The United Nation’s Human Rights Council last year requested the Independent Expert on Human Rights and the Environment, Mr. John Knox, to identify the best global practices using human rights obligations to inform, support and strengthen environmental policy making, especially in the area of environmental protection. It also requested he prepare a compendium of best practices.
The Independent Expert submitted his compendium of good practices to the Human Rights Council and it has now been made public. The report describes good practices of Governments, international organizations, civil society organizations, corporations and others in the use of human rights obligations relating to the environment.
The report singles out Namati’s paralegal approach as a shining example of civil society efforts in the environmental justice field:
Civil society organizations can also play an important role in facilitating public participation…For example, in Myanmar, Namati and its national partner organisation, the Civil and Political Rights Campaign Group, have trained a corps of more than 30 paralegals to support families to register and protect their land rights. According to Namati, “in just the first 6 months of the program, paralegals handled thousands [of] cases from 150 village tracts located across six states and divisions. The paralegals educate individuals, farmers’ groups, and communities about Myanmar’s legal framework on land and how to complete the administrative processes to register farmland claims.” In India, Namati states that its “community paralegals are supporting local communities to exercise their rights to demand and access information on environmental impact assessments; monitor and report cases of non-compliance with environmental regulations; and to use existing environmental laws to protect their health, livelihoods, and local environment from industrial pollution and ecosystem degradation.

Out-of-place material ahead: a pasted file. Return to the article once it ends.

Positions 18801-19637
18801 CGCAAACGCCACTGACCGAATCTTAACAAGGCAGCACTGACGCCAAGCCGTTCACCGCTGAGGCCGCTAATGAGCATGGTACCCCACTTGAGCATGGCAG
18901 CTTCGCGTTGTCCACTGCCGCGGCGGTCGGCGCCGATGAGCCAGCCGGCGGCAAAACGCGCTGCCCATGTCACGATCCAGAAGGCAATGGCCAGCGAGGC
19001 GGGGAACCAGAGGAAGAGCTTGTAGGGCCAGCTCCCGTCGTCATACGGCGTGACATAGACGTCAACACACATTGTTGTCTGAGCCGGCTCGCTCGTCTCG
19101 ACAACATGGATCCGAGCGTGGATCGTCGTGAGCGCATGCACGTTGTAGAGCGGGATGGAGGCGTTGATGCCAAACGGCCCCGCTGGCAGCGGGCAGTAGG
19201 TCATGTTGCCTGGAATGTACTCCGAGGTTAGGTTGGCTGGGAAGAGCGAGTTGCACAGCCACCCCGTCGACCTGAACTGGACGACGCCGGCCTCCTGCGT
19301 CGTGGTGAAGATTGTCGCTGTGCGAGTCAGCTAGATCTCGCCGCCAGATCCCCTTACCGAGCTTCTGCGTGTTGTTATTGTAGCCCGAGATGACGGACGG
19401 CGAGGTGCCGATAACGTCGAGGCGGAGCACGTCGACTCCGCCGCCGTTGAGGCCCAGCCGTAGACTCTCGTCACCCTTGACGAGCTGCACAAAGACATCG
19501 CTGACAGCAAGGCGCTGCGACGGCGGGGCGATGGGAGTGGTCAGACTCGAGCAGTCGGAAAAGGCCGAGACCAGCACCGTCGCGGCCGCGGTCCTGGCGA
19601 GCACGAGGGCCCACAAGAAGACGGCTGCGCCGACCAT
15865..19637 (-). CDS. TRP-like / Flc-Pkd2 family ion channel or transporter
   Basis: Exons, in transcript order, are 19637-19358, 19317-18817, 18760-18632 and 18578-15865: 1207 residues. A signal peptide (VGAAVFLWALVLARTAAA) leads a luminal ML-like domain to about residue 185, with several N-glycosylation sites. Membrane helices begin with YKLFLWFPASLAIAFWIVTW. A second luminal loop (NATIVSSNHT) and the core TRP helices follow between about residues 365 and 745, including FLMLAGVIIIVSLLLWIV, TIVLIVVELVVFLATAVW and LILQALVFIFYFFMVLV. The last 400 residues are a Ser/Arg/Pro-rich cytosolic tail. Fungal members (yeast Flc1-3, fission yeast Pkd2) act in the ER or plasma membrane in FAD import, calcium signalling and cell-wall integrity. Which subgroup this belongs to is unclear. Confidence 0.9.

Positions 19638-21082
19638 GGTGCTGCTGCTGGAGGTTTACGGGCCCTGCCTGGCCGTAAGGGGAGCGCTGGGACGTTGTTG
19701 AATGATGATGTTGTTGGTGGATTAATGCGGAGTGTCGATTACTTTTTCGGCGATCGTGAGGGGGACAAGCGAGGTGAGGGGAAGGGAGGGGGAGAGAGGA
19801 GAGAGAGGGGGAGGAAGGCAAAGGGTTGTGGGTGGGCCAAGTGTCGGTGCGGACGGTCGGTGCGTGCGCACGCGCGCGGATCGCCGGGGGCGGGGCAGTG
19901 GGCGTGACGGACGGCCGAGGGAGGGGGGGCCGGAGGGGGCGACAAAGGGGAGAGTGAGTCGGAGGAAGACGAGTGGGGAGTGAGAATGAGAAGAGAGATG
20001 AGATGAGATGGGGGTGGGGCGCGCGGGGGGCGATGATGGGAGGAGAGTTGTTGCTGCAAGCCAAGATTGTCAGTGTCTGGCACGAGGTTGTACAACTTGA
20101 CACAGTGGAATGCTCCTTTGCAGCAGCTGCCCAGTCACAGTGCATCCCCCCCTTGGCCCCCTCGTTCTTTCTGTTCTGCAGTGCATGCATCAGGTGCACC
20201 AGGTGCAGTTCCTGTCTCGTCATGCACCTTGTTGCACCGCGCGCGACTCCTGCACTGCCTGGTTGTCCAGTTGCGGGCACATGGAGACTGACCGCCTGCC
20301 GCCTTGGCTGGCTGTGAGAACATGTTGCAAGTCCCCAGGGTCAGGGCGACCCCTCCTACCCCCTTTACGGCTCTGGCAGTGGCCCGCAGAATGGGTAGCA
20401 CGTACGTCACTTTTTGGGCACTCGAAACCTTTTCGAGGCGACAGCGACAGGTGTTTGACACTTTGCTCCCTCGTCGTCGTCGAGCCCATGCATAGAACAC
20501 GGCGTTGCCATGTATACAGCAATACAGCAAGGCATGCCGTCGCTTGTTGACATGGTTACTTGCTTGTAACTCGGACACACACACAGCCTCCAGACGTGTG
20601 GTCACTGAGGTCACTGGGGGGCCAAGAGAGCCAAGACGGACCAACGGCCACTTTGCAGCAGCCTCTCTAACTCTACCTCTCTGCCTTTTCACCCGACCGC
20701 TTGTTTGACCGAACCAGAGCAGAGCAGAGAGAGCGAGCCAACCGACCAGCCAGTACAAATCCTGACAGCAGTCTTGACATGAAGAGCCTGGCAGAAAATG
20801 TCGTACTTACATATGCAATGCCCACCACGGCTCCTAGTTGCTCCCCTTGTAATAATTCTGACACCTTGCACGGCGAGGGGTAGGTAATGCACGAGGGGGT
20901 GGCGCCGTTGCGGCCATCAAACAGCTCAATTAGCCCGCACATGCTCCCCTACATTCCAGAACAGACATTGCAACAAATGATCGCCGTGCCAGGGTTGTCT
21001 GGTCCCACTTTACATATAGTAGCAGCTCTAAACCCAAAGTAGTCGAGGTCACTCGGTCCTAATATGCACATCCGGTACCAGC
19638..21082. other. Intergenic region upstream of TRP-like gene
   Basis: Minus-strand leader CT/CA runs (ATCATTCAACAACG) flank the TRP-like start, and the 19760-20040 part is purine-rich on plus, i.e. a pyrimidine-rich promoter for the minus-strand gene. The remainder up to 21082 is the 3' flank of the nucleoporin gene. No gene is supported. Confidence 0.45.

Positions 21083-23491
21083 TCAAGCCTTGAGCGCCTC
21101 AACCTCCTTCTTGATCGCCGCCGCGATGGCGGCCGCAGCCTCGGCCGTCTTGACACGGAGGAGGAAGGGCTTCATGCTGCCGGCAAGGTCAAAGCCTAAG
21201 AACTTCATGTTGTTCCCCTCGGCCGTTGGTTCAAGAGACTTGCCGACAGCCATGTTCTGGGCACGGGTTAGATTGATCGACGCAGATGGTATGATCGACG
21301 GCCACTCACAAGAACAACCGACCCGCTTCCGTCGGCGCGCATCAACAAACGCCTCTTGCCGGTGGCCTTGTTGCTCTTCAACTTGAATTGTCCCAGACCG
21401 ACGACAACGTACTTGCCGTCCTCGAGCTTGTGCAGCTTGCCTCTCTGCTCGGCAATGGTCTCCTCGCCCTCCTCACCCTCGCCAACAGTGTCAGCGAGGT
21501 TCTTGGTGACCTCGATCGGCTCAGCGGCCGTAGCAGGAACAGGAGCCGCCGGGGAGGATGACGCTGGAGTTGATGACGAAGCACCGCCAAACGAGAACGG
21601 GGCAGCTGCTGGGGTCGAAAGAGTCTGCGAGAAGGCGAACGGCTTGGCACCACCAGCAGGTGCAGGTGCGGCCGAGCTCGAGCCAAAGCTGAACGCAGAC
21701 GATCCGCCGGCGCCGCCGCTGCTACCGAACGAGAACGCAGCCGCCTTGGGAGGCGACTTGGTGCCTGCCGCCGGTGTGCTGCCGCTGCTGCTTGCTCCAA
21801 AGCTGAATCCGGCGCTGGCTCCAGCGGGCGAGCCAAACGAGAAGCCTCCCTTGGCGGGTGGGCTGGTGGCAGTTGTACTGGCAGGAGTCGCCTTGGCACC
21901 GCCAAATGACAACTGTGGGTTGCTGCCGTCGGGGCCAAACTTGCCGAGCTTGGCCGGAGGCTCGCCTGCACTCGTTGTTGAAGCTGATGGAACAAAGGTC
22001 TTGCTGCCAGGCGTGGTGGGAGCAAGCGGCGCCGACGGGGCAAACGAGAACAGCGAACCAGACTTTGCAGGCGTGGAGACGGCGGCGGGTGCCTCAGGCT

The report can be downloaded from the Namati resource library here.